The following is a graphic of the factory vs. revision #1 temp. gauge, courtesy of SilberVogel. His original post can be found here. He has also attached a screenshot of his revision of offset 0x0F0 with PA Soft 1.4 in post #62 of this thread.



Here are step-by-step instructions with PA Soft 1.4
1) Click on IKE.
2) Click "Read EEPROM"
3) Hex editor functions are in the lower left hand corner. Click the floppy disk icon to save the factory loaded file onto your desktop as backup.
4) Make revisions from "factory" bolded values to "revised" bolded values shown above: Find the corresponding offset and move the cursor over the bytes to be revised. You can use arrow keys to move the cursor as well.
5) Click "Write EEPROM." Your cluster will flash and beep several times after completion -- and like magic, your gauge will now reflect more accurately what's happening under the hood.

To TerraPhantm, I send a big "thank you." If you're ever in Philly, I'll take you out for a beer, a cheesesteak and whatever else you want.

To make this even simpler, Solidjake made this video of himself reprogramming his 2002 330i:



Subsequently, Silbervogel improved the graphic with this incredibly useful tool for those of us who do not regularly work with hexadecimals but want to play around with the values; and even for those well versed, this visual representation of gauge behavior is invaluable. His contributions make moot my charts above, but I've not deleted them in order to show the evolution of this thread and contributions of others.

What follows are his words and can also be found in post #132 of this thread.

Silbervogel: I decided to take the temperature gauge graphic a bit further and made an interactive version.

It's a basic hex generator that translates the string from P.A. Soft and displays the corresponding temps. It will also convert the temperature ranges you give it back into hex and properly format it again.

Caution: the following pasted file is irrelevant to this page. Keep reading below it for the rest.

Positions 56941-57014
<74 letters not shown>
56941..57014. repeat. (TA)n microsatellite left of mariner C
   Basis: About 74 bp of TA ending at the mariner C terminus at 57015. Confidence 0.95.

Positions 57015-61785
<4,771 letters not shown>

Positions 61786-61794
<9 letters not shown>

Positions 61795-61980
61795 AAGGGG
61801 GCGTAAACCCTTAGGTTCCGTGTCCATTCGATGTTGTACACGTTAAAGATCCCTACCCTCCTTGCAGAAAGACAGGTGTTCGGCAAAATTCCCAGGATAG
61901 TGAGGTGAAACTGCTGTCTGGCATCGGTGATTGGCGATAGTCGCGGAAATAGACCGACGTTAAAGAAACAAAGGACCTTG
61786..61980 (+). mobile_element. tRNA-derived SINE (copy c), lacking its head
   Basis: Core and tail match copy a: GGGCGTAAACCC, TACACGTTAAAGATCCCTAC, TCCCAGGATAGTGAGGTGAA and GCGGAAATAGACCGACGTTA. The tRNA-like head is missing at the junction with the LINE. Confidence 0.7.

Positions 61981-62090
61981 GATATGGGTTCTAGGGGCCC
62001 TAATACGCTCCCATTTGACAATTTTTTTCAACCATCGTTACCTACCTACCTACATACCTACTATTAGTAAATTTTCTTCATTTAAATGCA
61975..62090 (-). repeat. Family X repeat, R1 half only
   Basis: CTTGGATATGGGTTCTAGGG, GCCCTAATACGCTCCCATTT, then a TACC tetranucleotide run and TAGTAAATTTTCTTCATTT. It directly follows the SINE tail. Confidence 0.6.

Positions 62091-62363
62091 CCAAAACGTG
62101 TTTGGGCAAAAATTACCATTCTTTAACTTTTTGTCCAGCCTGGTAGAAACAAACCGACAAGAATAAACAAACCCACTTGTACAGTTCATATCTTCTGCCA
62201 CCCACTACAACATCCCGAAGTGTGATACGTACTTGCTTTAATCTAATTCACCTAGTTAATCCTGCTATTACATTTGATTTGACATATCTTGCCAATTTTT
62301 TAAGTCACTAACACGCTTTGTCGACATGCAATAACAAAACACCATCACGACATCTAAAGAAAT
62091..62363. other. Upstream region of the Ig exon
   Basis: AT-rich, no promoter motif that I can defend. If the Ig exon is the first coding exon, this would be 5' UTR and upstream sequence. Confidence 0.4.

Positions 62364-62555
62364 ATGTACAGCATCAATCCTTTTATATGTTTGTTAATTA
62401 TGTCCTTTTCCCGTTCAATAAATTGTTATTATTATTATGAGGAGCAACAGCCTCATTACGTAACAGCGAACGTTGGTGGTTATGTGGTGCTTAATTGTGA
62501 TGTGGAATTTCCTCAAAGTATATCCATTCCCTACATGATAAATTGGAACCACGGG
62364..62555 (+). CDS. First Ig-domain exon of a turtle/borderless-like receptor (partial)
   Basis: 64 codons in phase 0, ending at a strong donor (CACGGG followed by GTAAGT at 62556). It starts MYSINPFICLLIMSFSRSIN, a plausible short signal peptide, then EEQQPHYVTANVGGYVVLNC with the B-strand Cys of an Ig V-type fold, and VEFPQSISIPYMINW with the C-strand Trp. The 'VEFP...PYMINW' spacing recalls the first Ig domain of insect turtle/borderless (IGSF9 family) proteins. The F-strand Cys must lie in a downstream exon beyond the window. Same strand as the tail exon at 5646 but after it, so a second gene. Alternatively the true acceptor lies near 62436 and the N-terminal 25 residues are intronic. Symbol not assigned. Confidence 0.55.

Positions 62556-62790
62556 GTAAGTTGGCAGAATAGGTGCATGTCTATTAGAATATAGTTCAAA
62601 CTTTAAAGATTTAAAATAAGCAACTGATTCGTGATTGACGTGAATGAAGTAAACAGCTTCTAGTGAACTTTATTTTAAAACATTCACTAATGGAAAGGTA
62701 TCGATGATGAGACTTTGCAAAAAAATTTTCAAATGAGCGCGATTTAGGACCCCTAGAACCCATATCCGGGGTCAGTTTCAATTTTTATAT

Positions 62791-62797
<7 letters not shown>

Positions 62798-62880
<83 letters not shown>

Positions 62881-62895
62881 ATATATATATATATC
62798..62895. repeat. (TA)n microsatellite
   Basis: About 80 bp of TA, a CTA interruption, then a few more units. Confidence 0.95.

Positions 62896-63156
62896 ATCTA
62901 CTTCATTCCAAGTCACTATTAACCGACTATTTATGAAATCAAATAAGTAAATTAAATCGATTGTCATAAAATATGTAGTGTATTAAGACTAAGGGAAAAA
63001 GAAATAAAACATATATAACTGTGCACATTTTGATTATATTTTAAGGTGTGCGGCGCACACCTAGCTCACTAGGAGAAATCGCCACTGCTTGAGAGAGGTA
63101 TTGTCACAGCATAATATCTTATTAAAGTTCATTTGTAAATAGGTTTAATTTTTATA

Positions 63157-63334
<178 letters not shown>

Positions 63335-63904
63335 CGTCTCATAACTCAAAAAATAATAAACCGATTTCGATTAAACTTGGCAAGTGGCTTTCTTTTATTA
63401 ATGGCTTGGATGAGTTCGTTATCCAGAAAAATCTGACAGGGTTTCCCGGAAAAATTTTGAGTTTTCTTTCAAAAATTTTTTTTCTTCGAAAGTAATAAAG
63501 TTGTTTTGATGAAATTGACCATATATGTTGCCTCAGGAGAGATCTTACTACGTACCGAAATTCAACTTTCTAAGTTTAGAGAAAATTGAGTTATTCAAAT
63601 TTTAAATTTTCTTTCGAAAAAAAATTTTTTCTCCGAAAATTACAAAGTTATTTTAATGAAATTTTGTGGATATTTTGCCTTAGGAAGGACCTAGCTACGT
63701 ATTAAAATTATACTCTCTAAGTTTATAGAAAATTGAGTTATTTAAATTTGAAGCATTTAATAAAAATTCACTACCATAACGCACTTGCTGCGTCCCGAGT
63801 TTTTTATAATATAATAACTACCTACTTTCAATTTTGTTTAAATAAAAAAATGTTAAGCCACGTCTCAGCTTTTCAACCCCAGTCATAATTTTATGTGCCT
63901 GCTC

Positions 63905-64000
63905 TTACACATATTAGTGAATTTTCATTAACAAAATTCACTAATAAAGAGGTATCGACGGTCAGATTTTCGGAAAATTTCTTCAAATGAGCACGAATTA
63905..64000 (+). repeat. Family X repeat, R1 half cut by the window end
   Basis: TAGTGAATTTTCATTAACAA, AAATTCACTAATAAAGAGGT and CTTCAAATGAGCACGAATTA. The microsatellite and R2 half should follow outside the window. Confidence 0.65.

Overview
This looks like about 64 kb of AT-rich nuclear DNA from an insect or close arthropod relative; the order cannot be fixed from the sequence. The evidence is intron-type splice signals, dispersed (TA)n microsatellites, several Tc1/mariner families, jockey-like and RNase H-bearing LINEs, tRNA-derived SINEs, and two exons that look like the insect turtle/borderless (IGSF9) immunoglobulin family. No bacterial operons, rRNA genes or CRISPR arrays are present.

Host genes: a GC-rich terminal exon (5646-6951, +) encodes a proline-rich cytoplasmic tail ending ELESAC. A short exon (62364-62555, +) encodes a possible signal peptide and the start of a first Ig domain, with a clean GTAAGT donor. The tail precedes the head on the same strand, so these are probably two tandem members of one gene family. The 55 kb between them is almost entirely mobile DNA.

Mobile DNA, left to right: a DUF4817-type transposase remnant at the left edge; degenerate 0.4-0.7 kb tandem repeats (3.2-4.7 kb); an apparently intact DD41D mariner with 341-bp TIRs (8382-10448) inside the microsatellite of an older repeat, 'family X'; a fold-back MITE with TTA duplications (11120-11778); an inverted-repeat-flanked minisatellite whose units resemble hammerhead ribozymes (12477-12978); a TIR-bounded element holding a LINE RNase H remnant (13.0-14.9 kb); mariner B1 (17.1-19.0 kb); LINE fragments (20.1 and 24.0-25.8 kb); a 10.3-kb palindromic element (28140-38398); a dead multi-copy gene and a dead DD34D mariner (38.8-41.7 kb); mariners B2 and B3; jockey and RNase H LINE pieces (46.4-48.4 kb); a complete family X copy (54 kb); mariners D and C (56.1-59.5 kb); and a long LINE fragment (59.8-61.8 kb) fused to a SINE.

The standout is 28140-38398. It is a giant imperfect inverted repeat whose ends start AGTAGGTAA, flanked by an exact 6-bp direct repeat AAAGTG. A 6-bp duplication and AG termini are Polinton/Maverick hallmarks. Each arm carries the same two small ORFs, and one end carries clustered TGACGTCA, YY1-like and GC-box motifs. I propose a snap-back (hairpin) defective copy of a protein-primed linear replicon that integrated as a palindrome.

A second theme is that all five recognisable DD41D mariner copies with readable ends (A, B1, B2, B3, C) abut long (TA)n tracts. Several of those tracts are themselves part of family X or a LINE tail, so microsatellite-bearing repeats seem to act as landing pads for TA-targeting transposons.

Here's a screenshot of the program's interface:



It's a standalone application that runs on Windows and can be downloaded here:
http://www.bmwpnpc.com/silbervogel/E... Generator.exe

Find this to be a hugely beneficial modification and think it has a lot of value. For anyone who might feel it's beyond their abilities or comfort level, I hope this tool helps alleviate some concerns and makes the process even easier.
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Last edited by bluebee; 07-11-2015 at 08:36 AM.
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  #6  
Old 07-11-2015, 12:45 PM
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SilberVogel SilberVogel is offline
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Quote:
Originally Posted by sixpot_simon View Post
That E46fanatics diagram is fantastic! It looks like the definitive answer on what our temp gauges are doing.

I'd expect E39s running the M54 engine to have the same behavior, which is confirmed by the values in the figure matching my results pretty closely.

Here is the E46fanatics thread: http://forum.e46fanatics.com/showthread.php?t=1013600 I don't know much about coding, but it seems that PA Soft can also be used on the E39.
Quote:
Originally Posted by bluebee View Post
The goal would be a procedure for the E39, that we know works, and a suggested set of values.

The procedure, and values, may be the same as the E46 (I don't know), but that's the goal nonetheless.
Glad to see the graphic and hex generator tool are still useful. If you guys/gals need an E39-specific graphic or custom tool like the hex generator, let me know.

Once you have a suggested set of values, and if the procedure is the same, I can either combine the E39 and E46 into one tool or make a completely separate one.

Lots of good info in that E46Fanatics thread by people more knowledgeable than myself, but hope it helps with dissecting the E39 buffer.